“Silk naturally doesn’t interact with water, and, when you mix it with these molecules that also don’t interact with water, they bind to each other very strongly,” Setton said. “We believe these selective compounds are therapeutically effective, but we’ve never been able to get them to their target site. By delivering them with the silk, we hope to get large doses to the target site with low toxicity and to have them remain in that compartment for longer periods of time.”
In preliminary work with Tufts University investigator David Kaplan, Setton showed that model compounds can reside in the joint space about five times longer if delivered with silk microparticles than if delivered alone. Silk is an attractive delivery vehicle because of its long history of safe clinical use, and Kaplan has received NIH support to promote translational uses of silk for medical and other applications. It was initial work in delivering silk to the knee joint that drove Setton to identify a suitable, disease-modifying compound for treatment of arthritis through collaborations with the Musculoskeletal Research Center at the Washington University School of Medicine.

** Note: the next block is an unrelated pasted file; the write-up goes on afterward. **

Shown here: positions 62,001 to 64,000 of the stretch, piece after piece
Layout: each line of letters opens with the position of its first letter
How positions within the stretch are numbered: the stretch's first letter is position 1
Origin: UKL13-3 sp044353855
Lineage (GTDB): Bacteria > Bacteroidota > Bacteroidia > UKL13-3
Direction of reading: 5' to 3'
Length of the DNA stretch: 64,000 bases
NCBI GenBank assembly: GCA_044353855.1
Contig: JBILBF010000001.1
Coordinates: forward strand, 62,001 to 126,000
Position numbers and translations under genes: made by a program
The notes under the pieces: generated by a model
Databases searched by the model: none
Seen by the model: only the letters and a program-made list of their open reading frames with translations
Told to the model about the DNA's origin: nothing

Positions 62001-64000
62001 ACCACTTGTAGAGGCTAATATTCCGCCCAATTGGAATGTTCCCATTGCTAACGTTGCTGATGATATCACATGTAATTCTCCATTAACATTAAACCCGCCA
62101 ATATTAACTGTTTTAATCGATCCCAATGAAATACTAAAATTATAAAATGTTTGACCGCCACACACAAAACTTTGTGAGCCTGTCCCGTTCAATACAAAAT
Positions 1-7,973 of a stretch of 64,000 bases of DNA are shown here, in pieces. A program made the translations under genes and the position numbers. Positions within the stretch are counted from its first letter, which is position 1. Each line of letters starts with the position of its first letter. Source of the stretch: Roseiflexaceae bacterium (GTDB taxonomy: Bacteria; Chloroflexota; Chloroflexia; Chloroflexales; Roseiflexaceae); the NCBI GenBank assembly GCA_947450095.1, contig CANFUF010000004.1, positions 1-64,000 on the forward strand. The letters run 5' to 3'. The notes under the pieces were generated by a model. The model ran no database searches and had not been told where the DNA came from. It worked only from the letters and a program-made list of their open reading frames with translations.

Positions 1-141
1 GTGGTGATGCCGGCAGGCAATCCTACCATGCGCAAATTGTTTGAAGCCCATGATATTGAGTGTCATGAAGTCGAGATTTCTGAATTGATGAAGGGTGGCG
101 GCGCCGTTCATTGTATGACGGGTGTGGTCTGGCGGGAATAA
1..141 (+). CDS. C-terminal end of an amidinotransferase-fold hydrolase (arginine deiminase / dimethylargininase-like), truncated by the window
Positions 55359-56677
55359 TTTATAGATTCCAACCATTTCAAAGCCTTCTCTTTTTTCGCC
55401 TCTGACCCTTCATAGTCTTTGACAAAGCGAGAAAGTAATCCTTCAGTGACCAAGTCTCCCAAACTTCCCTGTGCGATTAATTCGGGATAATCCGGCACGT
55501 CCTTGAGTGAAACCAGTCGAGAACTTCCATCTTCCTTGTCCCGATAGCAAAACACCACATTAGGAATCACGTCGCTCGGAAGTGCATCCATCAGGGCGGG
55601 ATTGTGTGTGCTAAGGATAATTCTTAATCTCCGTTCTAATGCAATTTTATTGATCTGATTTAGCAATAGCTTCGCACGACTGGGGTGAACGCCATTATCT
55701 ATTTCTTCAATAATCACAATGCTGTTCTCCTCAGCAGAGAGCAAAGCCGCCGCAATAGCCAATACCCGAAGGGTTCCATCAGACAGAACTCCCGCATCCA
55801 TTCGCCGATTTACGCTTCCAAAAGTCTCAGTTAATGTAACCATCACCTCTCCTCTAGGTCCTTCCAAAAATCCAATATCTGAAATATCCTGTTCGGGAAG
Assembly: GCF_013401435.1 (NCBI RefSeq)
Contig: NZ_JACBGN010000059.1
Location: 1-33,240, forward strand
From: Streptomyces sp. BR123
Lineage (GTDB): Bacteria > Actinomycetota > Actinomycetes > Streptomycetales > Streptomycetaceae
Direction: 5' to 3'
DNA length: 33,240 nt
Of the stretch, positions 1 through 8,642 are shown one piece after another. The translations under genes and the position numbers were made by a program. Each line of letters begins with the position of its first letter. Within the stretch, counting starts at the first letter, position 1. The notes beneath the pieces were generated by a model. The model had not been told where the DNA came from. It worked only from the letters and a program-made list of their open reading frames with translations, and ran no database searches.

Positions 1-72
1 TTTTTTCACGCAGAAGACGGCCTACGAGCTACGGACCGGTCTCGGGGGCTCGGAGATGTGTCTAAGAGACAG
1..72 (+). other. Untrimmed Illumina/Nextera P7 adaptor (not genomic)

Setton and her co-investigators at the School of Medicine — including Yousef Abu-Amer, professor of orthopaedic surgery; Farshid Guilak, professor of orthopaedic surgery; and Gabriel Mbalaviele, associate professor of medicine in the Division of Bone and Mineral Diseases — soon will start testing the new delivery system in animal models.
“Delivering drugs orally to combat NF-kB-mediated problems at specific locations in the body, such as the injured knee, can be associated with harmful biological functions,” Abu-Amer said. “So this type of site-targeted approach to inhibit elevated NF-kB is essential if we want to provide effective treatment to the targeted site.”
According to Setton, the enhanced drug-delivery system has the potential to prevent the onset and progression of joint damage in patients suffering from acute injuries, like minor joint fractures, ligament or meniscal tears.